Informers are taking their toll on illegal Irish Republican Army
The Provisional wing of the illegal Irish Republican Army is at a low ebb due to informers within its ranks. Charles Rodgers, deputy chief constable of the Royal Ulster Constabulary, said recently on television that the appearance of the so-called ''supergrasses'' has been one of the most significant developments in the battle against terrorism.
In the past, the terrorists have taken such comments from policemen and politicians as a challenge. But there is no doubt that informers have dealt a severe blow to terrorist morale and organization in the past year.
Informers, in police terms ''converted terrorists,'' have implicated hundreds of former colleagues on such charges as murder, armed robbery, possession of explosives.
Despite offers of an ''amnesty'' by the IRA, the informers have continued to provide crucial evidence to the police and courts. In return, a number of key figures and their families have been spirited out of Ulster by the security forces to other parts of Britain and the Commonwealth, where they have been given new identities and new jobs.
The police deny that large amounts of money have been involved. Sir John Hermon, the chief constable, said recently: ''We have not offered large sums of money, but we do offer to people who give us the evidence on which we can convict terrorists a safe haven because they know, and we know, that their lives will be terminated very quickly should the Provisional IRA get close to them.''
The police say terrorists on both sides are becoming disillusioned. ''They see that there is no future for their families and their children. They have learned of the true tactics of these terrorist organizations,'' Hermon says.
In a long court case in Belfast, the evidence of former IRA member Christopher Black provided insights into the twilight world of the paramilitaries. His account of the work of the IRA active service unit in Belfast was a catalogue of bungling and intrigue.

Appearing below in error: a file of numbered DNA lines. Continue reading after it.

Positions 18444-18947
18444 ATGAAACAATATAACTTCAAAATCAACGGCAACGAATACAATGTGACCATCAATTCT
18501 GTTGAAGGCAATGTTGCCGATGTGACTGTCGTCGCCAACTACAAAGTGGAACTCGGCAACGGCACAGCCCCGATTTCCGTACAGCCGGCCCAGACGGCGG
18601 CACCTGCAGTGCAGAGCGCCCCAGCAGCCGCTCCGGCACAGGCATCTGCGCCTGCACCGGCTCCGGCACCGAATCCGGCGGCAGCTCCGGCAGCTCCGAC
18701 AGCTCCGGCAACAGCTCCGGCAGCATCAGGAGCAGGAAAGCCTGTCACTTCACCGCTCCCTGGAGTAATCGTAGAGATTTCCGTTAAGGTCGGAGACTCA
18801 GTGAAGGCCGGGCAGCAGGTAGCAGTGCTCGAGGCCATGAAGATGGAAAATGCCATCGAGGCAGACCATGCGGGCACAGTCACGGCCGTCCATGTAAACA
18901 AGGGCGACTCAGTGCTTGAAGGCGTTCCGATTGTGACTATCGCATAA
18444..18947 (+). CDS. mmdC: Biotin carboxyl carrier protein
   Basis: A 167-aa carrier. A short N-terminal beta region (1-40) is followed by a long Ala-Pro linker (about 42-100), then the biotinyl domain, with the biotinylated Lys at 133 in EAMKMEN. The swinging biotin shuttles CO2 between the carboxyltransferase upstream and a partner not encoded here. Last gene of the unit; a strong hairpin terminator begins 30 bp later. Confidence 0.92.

The judge, Mr. Justice Kelly, heard evidence from 550 witnesses during a hearing that began Dec. 6. A total of 182 charges ranged from murder, attempted murder, and conspiracy to murder to membership in the IRA. Three of the 38 people involved were acquitted. The judge passed sentences totaling more than 4, 000 years. The trial cost the British taxpayer more than (STR)1 million ($1.5 million).
Most of the crimes occurred during violence orchestrated in Belfast by the Provisional IRA during the hunger strikes of 1981.
Another 13 or so informers are scheduled to give evidence against former colleagues in a different set of cases.
The IRA and the Irish National Liberation Army have increased the pressure on some of these men by abducting members of their families. Patrick Gilmour, whose son Raymond is a key witness in one trial, was kidnapped by the IRA last November and threatened with death unless his son retracted his evidence. So far Raymond Gilmour has refused to do so. He claims he has severed all connections with his family.
Sometimes informers change their minds. Clifford McKeown, a loyalist, was given immunity from charges involving terrorism but withdrew his evidence last July and walked out free. The crown dropped charges against 9 of the 29 people involved in the case, but 18 pleaded guilty and 2 others were convicted.
In the following months two more informers retracted statements they had made to police. Significantly, however,
The Black trial, as well as previous court cases, has shown the enormous inroads that the security forces have made.
No one knows how long this will continue. The police fear the terrorists will intensify their pressure on would-be informers and their families.
Many people not directly or even indirectly involved in such cases express reservations about a system of justice in which defendants are convicted on the evidence of an informer, and about courts in which the judge sits without a jury. But in the special circumstances of Northern Ireland, where jurors have been intimidated and murdered, many others regard the conviction of terrorists in this way as the lesser of evils.
Without doubt the informer phenomenon is one of the most significant developments in Northern Ireland since the start of the current troubles.